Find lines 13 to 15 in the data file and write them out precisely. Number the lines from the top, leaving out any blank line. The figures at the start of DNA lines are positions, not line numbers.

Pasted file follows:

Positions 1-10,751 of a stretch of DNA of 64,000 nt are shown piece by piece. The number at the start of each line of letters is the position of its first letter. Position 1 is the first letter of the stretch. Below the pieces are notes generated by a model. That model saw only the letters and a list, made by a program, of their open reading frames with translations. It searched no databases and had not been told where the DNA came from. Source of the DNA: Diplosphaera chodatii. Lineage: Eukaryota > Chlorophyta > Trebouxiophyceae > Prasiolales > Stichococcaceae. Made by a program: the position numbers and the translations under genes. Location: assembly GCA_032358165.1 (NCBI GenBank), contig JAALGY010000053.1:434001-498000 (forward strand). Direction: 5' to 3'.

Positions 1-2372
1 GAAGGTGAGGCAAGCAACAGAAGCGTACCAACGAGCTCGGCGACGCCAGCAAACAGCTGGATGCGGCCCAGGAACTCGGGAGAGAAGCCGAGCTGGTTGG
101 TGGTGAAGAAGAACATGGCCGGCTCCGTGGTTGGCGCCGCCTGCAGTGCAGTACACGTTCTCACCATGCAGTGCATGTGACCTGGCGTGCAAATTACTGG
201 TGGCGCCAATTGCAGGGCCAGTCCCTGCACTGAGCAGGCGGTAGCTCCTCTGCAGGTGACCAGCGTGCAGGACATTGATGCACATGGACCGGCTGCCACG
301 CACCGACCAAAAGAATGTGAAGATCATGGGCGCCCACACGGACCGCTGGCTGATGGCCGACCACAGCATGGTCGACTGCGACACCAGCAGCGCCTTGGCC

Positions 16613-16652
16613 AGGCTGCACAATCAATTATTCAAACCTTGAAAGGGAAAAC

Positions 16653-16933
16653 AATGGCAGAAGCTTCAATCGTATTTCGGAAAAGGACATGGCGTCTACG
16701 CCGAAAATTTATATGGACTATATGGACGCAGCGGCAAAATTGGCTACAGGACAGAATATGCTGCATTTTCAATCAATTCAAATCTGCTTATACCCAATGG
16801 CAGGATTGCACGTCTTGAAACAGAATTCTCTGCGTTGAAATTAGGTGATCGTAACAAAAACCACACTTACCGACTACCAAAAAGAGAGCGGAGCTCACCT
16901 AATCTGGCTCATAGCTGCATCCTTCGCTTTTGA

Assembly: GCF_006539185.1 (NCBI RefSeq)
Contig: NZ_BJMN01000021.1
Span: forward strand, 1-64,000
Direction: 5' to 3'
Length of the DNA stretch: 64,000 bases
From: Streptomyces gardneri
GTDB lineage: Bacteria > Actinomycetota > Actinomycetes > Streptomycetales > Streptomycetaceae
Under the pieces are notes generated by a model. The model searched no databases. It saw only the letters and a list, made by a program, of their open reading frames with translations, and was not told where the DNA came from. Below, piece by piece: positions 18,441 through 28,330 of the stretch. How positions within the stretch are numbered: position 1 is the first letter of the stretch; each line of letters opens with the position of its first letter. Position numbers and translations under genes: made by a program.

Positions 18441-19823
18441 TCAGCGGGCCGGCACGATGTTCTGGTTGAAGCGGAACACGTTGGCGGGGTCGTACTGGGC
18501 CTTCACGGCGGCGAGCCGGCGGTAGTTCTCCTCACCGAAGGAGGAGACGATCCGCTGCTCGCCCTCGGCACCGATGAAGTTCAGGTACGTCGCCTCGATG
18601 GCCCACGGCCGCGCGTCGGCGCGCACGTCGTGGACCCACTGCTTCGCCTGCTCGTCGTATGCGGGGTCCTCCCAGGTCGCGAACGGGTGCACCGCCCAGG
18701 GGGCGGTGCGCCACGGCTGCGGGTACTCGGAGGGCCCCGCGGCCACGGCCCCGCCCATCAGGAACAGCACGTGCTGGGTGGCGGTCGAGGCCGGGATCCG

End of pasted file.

16901 AATCTGGCTCATAGCTGCATCCTTCGCTTTTGA

Assembly: GCF_006539185.1 (NCBI RefSeq)
Contig: NZ_BJMN01000021.1